As the Pope arrives in the UK, a provocative new study claims that religious practice changes people’s attentional mindset (how much they’re focused on detail vs. the big picture), not just while they’re still a believer but even for years after becoming an atheist. What’s more, it’s shown that different religions can tune the mind in contrasting ways, potentially hindering communication and understanding between different religious groups.
Lorenza Colzato at the Leiden Institute for Brain and Cognition, and her colleagues, tested the bias of 72 Dutch participants towards either global or local processing – that’s the big picture vs. the detail. The participants were from four groups: Conservative Calvinists (a form of Protestantism), Liberal Calvinists (who aren’t so strict), Conservative Calvinists turned atheist and life-long atheists.
The task was straightforward. Participants were presented with squares made up of little rectangles, or vice versa. Depending on the condition – global vs. local processing – they had to indicate as fast as possible with a key press what the big shape was or what the little shapes were. Someone with a bias towards local processing would be expected to perform more quickly when identifying the little shapes, whereas someone with a mind tuned to the big picture should be faster when identifying the big shapes.
Clear differences emerged between the groups: the life-long atheists showed the strongest bias for the big picture, followed by the Liberal Calvinists, and then the Conservative Calvinists and the former Conservative Calvinists turned atheist. The latter two groups performed similarly suggesting that more than seven years without religious practice wasn’t enough to remove the effects of the religion on a person’s attentional mindset.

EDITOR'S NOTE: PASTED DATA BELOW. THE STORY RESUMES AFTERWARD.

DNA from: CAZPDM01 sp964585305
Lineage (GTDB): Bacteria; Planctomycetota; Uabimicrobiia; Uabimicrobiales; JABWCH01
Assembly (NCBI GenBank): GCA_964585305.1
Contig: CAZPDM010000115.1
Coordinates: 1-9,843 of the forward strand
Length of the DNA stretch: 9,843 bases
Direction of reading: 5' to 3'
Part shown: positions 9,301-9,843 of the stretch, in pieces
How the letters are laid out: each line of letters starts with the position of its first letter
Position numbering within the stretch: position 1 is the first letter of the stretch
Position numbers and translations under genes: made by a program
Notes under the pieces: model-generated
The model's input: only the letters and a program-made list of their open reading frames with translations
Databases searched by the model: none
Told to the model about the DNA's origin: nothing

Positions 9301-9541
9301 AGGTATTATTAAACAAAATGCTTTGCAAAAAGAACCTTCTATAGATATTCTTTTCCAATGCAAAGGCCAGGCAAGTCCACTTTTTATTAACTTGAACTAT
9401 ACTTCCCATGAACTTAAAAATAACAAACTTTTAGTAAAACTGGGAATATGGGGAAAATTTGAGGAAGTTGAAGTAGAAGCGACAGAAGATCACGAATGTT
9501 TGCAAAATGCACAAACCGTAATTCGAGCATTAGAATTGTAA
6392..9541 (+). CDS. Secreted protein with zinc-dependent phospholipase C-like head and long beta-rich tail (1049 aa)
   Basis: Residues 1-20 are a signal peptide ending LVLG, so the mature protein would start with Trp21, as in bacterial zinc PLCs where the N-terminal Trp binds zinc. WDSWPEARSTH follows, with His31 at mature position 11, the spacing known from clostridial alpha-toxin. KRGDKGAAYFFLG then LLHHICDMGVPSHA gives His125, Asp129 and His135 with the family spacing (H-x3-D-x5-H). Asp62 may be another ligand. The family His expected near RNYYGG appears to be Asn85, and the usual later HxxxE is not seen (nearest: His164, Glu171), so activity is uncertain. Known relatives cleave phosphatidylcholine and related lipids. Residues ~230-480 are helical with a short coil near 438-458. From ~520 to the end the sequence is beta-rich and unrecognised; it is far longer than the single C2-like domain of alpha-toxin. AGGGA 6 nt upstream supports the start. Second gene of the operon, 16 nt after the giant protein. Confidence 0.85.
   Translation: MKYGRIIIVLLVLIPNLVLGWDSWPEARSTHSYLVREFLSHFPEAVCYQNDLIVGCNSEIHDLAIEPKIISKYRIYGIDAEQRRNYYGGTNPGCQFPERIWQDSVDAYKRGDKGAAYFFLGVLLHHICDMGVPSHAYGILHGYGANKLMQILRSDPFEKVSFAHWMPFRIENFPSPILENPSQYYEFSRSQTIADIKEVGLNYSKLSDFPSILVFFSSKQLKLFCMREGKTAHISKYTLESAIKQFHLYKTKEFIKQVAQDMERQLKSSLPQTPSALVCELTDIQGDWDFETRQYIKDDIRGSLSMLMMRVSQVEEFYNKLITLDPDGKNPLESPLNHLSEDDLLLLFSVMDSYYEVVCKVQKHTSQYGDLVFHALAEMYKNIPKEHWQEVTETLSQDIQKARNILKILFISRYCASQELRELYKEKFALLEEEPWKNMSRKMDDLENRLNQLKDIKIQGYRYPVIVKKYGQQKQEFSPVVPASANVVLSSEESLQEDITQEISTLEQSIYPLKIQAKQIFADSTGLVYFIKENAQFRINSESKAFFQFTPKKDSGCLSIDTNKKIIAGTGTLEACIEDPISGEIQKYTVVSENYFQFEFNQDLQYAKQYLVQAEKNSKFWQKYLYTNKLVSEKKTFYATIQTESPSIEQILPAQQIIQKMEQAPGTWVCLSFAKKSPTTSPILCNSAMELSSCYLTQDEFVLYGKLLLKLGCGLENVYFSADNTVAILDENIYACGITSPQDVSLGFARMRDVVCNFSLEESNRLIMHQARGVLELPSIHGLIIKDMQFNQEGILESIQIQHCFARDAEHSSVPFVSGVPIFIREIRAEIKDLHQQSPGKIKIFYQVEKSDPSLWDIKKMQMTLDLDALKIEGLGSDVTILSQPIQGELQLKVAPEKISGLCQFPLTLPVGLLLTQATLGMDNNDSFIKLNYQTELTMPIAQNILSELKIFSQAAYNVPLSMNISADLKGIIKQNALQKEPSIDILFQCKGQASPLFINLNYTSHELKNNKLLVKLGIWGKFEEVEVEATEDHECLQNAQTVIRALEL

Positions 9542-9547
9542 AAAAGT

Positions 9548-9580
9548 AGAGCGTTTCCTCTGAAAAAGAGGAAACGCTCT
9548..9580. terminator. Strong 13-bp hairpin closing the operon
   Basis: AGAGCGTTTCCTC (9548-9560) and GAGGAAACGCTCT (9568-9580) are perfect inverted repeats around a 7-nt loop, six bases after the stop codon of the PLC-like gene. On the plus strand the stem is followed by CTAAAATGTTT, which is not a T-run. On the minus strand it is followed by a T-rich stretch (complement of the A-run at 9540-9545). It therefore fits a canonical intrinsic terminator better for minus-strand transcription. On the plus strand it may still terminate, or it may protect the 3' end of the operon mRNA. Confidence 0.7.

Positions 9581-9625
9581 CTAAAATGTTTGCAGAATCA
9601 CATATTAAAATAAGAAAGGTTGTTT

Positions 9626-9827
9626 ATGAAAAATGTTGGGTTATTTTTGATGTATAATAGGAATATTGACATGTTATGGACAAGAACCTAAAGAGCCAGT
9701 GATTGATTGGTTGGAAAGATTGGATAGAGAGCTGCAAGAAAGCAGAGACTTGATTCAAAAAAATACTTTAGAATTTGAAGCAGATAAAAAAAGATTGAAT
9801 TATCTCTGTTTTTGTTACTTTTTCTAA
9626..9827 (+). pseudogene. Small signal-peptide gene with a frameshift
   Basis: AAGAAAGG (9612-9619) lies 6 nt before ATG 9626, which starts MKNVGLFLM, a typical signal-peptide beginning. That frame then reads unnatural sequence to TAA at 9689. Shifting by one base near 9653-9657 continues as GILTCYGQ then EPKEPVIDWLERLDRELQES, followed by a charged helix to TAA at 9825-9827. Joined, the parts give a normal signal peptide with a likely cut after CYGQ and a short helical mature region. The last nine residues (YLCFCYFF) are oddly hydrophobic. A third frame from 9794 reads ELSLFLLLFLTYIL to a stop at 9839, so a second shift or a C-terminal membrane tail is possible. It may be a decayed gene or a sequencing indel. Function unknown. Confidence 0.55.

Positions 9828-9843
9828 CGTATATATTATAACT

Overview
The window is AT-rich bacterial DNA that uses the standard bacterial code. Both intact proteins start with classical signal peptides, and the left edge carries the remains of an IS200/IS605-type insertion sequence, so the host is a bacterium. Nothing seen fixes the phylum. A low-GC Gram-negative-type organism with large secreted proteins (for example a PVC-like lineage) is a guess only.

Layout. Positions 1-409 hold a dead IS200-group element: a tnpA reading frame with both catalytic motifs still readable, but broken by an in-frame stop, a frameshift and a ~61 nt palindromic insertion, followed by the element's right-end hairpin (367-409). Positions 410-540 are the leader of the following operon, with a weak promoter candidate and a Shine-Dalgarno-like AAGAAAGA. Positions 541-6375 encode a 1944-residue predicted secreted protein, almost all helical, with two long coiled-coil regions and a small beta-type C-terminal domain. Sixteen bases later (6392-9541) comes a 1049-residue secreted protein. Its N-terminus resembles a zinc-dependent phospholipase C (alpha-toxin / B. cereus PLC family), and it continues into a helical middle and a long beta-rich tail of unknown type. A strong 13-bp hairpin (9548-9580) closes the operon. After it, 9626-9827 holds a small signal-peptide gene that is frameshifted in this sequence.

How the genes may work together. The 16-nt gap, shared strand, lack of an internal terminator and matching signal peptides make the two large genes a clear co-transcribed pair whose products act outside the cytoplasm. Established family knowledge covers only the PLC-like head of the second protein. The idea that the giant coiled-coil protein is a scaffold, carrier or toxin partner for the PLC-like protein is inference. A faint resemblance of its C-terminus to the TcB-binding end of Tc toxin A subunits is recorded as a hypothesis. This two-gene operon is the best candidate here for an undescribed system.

Why should Calvinism encourage a mindset focused on details? Colzato’s team said it could be because Calvinism places an emphasis on following rules and on individual responsibility and control. They further speculated that religions that place more emphasis on communal solidarity and an external locus of control (with destiny seen as being in God’s hands) could have the opposite effect. To test this, they recruited Orthodox Jews and Roman Catholics in Israel and Italy, respectively, and compared their big picture/small details bias with secular citizens from the same countries. Consistent with their predictions, this time the researchers found it was the religious folk who showed a bias for the big picture when compared with the performance of their secular compatriots. As in the first study, these differences were observed even though the participants had been matched for educational background, IQ and age.
Although this research can’t prove that different religions cause these different mindsets, the researchers think it’s unlikely that the causal direction runs in the other direction (with people having a certain mindset seeking out a religion that suits) – not least because many people are born into their religion rather than choosing it.
Colzato’s team said their findings have real-world implications. ‘Even a rather abstract bias such as towards local vs. global attributes of a perceived event is likely to cause diverging perceptions, interpretations and, eventually, conclusions,’ they said. ‘Very likely, this divergence stands in the way of effective communication between people with different religious backgrounds, especially if we consider that religion may impact many more … parameters than investigated here.’
Colzato LS, van Beest I, van den Wildenberg WP, Scorolli C, Dorchin S, Meiran N, Borghi AM, and Hommel B (2010). God: Do I have your attention? Cognition, 117 (1), 87-94 PMID: 20674890